[Osmf-talk] Reaching out and diversity

Michael Collinson mike at ayeltd.biz
Mon Oct 27 17:19:27 UTC 2014

I am very late to the party on this one, just been catching up on my 
mailing list mail, but this one is of timely importance:

There is a truly excellent (free) Coursera course starting again on Nov 
3rd. You can sign up now:

*Inspiring Leadership through Emotional Intelligence**
**https://www.coursera.org/course/lead-ei* (English with English, 
Chinese (Simplified), Russian, Turkish, Ukrainian subtitles).

Background:  I have recently completed the previous run of this course 
as part of some research another OSMF member and I are doing on how to 
help OSMF board members become more effective and productive.  The 
concepts introduced in the course are much more fundamental than the 
title suggests.  The presentation is slick, but based on serious 
academic research and practise.   I consider myself to be very well 
educated academically and in life (I am in my 50s) and in treating other 
people generally.  But I learnt a lot, especially from the very first 
and the very last video lectures. There are a lot cerebral insights to 
be gained in building and effective organisations *as an individual 
participant*: running the board and the working groups, conduct in 
discussion fora and conferences and more.

As an example, to answer the question below Jaak and a few another men 
asked, (Jaak, I am picking on you because I know you and like you): A 
large number of us folks in OSM and are active in conferences, mailing 
lists etc are folks with high Cognitive intelligence.  I.e we are good 
at seeing patterns and dealing with the world using logic.  However, 
modern research demonstrates that there is also Emotional Intelligence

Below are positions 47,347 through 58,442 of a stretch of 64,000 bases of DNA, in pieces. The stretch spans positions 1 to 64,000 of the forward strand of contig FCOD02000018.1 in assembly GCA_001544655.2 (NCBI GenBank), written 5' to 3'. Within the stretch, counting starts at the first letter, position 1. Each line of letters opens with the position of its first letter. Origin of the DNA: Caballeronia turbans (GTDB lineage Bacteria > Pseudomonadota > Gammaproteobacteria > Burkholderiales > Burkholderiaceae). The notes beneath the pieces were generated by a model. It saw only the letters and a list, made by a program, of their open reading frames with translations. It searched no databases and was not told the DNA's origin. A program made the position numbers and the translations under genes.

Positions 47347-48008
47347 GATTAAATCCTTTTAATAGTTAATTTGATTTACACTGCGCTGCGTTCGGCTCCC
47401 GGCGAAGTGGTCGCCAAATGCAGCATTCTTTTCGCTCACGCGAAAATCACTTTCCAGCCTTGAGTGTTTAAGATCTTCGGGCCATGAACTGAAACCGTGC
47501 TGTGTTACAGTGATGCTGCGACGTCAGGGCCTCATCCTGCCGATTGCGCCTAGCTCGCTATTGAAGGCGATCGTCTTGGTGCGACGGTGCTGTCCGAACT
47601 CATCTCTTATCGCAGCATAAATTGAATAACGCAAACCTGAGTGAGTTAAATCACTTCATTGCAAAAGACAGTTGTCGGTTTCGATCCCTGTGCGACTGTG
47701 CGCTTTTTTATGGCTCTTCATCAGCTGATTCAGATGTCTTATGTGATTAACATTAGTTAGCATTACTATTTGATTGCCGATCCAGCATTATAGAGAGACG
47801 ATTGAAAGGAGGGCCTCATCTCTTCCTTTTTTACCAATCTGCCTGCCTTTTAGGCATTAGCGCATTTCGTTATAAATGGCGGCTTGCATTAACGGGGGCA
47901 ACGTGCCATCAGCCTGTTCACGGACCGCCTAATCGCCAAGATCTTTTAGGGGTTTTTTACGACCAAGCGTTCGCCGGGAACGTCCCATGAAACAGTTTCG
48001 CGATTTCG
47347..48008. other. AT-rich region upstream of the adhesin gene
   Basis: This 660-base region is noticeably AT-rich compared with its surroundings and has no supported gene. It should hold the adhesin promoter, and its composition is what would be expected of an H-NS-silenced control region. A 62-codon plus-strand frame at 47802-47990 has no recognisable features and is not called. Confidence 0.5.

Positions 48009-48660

and Social Intelligence, (both defined in the early course lectures) and 
a lot of us make the mistake that because we have developed our personal 
cognitive intelligence we automatically have the other two.  Not.  
Asking for physical evidence of sexism within OSM, (which to be fair is 
not exactly the question Jaak asks), is a cognitively intelligent way to 
go about things but not socially intelligent and hence we do not get 
anywhere.  I won't amplify further than that because I hope some of you 
will at least dip into the course so that we collectively increase our 
capabilies to build an effective global organisation: more fun and 
relevancy for more individuals, more contributors, more map.


On 27/09/2014 11:35, Jaak Laineste (Nutiteq) wrote:
> On 27 Sep 2014, at 02:16, Steve Doerr <doerr.stephen at gmail.com 
> <mailto:doerr.stephen at gmail.com>> wrote:
>> On 26/09/2014 23:33, Emilie Laffray wrote:
>>> First of all, I want to say I agree with you and I could probably 
>>> cite a few occasions where some comments or behaviors have been 
>>> inappropriate. I am going to refrain from naming and shaming because 
>>> it won't help and it will only stir more conversations.
>> It *will* help, and stirring more conversations is precisely what we 
>> need, if there is indeed a problem. You don't actually need to 'name 
>> and shame': at least in the first instance you can present anonymized 
>> anecdotes.
> I honestly have the same problem. I try to read this thread and I 
> still have little idea what it is talking about. Probably I’m naive, 
> stupid, having different cultural background from the soviet 
> chauvinist education, do not read posts carefully enough, blind to 
> something. I’m afraid that I can be even accidental sexist, with 
> nobody mentioning. There might be others like me. I tried to skim 
> through some articles pointed before, but could not really link them 
> to OSM as I know it. I understand that some of us are too tired of it, 
> are afraid of it etc, but maybe some others who also do know well the 
> issue would please add a few specific examples of diversity issues in 
> OSM? These could be be even made up, just realistic enough in OSM context.
> Jaak
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